I’m Sam Walter, a Shillington Manchester graduate and graphic designer based in London. I run a (currently) one-man studio Festoon Studio specialising in charities, social enterprises and research projects. I’m not great at sitting still. I seek distraction at any opportunity. I repeat the sound of digital devices in my office by singing them out loud and sing along to—not so productive, but strangely satisfying. Improv classes, folk singing, choirs, hiking and social co-working are somewhat of a necessity to my London lifestyle. All great ways to put the stresses of work in perspective and broadens networks through good old fashioned fun.
So why did I do Shillington? In my early 20s, I was obsessed with coming up with ideas and selling them on. At that point this was the only criteria I had for where my career would go. I tried on a number of hats from folk singing to advertising and decided that I would pitch TV ideas for a living. With my limited photoshop abilities and untrained design eye, I put together a book of television ideas that ranged from panel shows where panelists had to refrain from laughing to challenge shows where the objective was to put out the fire that your competitor started. Pitching off the wall ideas was all a lot of fun, but it didn’t feel very sustainable career wise.
I eventually landed a creative-administrative role within a university project that pitched ideas based on research to television producers. It was there I started to use my (at the time) rudimentary graphic design skills to put together branding for events, podcast series, and websites.
Always considering what I would do next, I remember coming across the Shillington website and knowing within a minute of browsing that this was the opportunity I had been waiting for. To jump into a career where I could be creative all day, continue learning and have something to show for the work I was doing.
Shillington was great. It suited my ADD attention span and work ethic down to a T. Simple learning—every lesson: intensive theory, design applying that theory and then crit. Hard lessons, rewarding results, and instant feedback. There was no waiting for a week for a pile of comments to come back to you in a wordy document as you may have done in traditional education.
It was instant, and everyone in the room has a say—much like in the real world.
Speedy design meant it was never perfect on the first draft. No matter what level you were, there was always something to improve on – I soon realised, that’s the way the world works.
Once the course came to a close (and it’s scary how quickly three months can pass) this is where the new race begins. What do I do now? How do I navigate this new world of work that my design skills have given me access to? I took a few placements to get some experience under my belt and bits and bobs of freelance work. I was doing all sorts, designing book covers for sugar-free diet plans, and branding for large corporate events in industries I had never heard of and doing social media for television programs I would never watch. I was everywhere – with no real preference, awareness or control of where I would end up.
Where has Shillington taken me today? When applying to all those jobs with a crazy, shotgun approach—I picked up a few freelance gigs. They got more regular and soon was earning enough to pay the bills to a relatively consistent level. I networked, emailed, hit up old contacts as well as socialising at business meet-ups as much as possible.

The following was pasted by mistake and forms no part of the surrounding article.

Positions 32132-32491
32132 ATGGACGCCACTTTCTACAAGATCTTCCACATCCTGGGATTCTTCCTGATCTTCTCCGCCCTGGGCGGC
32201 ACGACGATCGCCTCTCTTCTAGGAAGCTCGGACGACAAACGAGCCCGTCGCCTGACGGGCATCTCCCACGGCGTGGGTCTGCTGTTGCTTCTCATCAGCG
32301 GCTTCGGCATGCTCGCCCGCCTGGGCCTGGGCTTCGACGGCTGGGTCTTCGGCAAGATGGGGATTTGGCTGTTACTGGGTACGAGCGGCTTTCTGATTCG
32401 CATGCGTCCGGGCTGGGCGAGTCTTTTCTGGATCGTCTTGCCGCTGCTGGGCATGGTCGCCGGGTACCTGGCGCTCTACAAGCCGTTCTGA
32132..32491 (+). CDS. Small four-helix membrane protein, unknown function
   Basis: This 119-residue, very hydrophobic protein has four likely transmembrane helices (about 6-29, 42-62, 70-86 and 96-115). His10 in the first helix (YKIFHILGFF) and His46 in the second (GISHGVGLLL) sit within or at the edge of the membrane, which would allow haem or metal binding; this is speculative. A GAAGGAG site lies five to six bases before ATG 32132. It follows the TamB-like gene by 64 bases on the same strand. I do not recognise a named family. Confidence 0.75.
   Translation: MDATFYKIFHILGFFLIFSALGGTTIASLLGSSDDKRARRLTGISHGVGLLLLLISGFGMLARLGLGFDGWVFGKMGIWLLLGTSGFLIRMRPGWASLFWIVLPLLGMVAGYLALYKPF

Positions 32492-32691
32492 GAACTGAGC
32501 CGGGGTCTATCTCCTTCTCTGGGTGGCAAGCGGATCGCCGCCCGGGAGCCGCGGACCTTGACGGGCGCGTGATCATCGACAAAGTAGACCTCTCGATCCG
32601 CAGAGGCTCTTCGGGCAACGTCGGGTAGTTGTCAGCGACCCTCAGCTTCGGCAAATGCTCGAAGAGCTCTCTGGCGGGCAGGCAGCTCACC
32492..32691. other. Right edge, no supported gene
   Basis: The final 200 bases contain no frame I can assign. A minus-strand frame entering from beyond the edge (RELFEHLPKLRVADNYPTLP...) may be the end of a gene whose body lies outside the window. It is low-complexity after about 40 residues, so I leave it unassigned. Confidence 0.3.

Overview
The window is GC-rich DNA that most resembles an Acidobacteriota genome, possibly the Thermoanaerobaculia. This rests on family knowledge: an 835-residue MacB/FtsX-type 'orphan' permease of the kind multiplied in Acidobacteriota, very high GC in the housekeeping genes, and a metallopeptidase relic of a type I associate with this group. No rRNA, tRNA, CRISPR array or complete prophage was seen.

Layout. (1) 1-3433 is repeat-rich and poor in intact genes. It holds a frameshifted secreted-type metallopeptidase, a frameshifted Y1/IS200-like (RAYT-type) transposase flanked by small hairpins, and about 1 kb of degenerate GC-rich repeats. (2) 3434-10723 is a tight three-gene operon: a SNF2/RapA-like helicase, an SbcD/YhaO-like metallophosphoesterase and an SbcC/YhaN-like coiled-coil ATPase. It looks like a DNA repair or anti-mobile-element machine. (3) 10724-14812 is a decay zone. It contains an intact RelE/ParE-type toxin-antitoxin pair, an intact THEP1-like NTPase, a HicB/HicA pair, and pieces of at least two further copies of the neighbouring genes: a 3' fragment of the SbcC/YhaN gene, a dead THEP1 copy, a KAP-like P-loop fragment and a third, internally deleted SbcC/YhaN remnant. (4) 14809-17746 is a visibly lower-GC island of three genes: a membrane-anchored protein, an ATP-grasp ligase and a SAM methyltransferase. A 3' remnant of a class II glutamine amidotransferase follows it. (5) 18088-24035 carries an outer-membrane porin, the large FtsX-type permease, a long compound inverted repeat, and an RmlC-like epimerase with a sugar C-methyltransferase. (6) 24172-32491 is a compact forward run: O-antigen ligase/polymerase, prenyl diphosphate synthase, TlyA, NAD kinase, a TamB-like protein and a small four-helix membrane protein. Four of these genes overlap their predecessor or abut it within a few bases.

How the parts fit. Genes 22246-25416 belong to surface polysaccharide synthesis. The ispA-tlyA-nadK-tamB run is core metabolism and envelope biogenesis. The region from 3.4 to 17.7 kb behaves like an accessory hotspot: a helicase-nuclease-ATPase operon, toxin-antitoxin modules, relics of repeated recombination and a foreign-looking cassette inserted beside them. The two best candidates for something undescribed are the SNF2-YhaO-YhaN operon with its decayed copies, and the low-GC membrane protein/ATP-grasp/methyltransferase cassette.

I soon developed developing a taste for the types of projects and clients that appealed to me: public sector, research-based, design for good projects that put the power of graphic design to good use.
I built up my brand Festoon Studio with the ethos of ‘graphic design that delivers impact’.
One thing you learn very quickly when you are freelance is that everyone needs a graphic designer and that your job (as a freelancer) is to work out who you want to work for, and why.
I’ve always been interested in design for social good, powerful research projects and inspiring people. Today I work from a beautiful co working space, Impact Hub, Islington in London. My friends and coworkers include anyone from web developers to charity sector workers to business coaches – all working and socialising from the same space. In this environment, the networks I have reached into have been fantastic – I’ve worked on projects for national charities, universities and social enterprises such as Oxfam, Greenpeace and UCL. The lesson I learned from this is very simple – find the communities and places where the work you want to do happens, and embed yourself in it.
Three years later, I’m still learning, still improving, still making mistakes. I still use the same design systems I learned years ago.
Shillington very quickly teaches you determination, process, and confidence, as well as a clear system that you can follow with any project.
If the project goes wrong, you can usually go back to the process and identify why. My challenge has now become to keep improving my design work, expand and improve my business to make sure I keep doing work that is valuable to me.
After three years of self employment I realised there’s so much to learn about the business of design and business in general that there’s just not time to cover in design education. In May 2019, a university friend & graphic design studio owner Paul Price founded Design X Business—a monthly London-based event, bringing together designers who run (or want to run) design businesses. Our talks and networking events cover all manner of topics from pitching to proposals, hiring to firing and much more. That’s why we wanted to build a community of designers with varying experiences to share knowledge, compare notes and help each other out.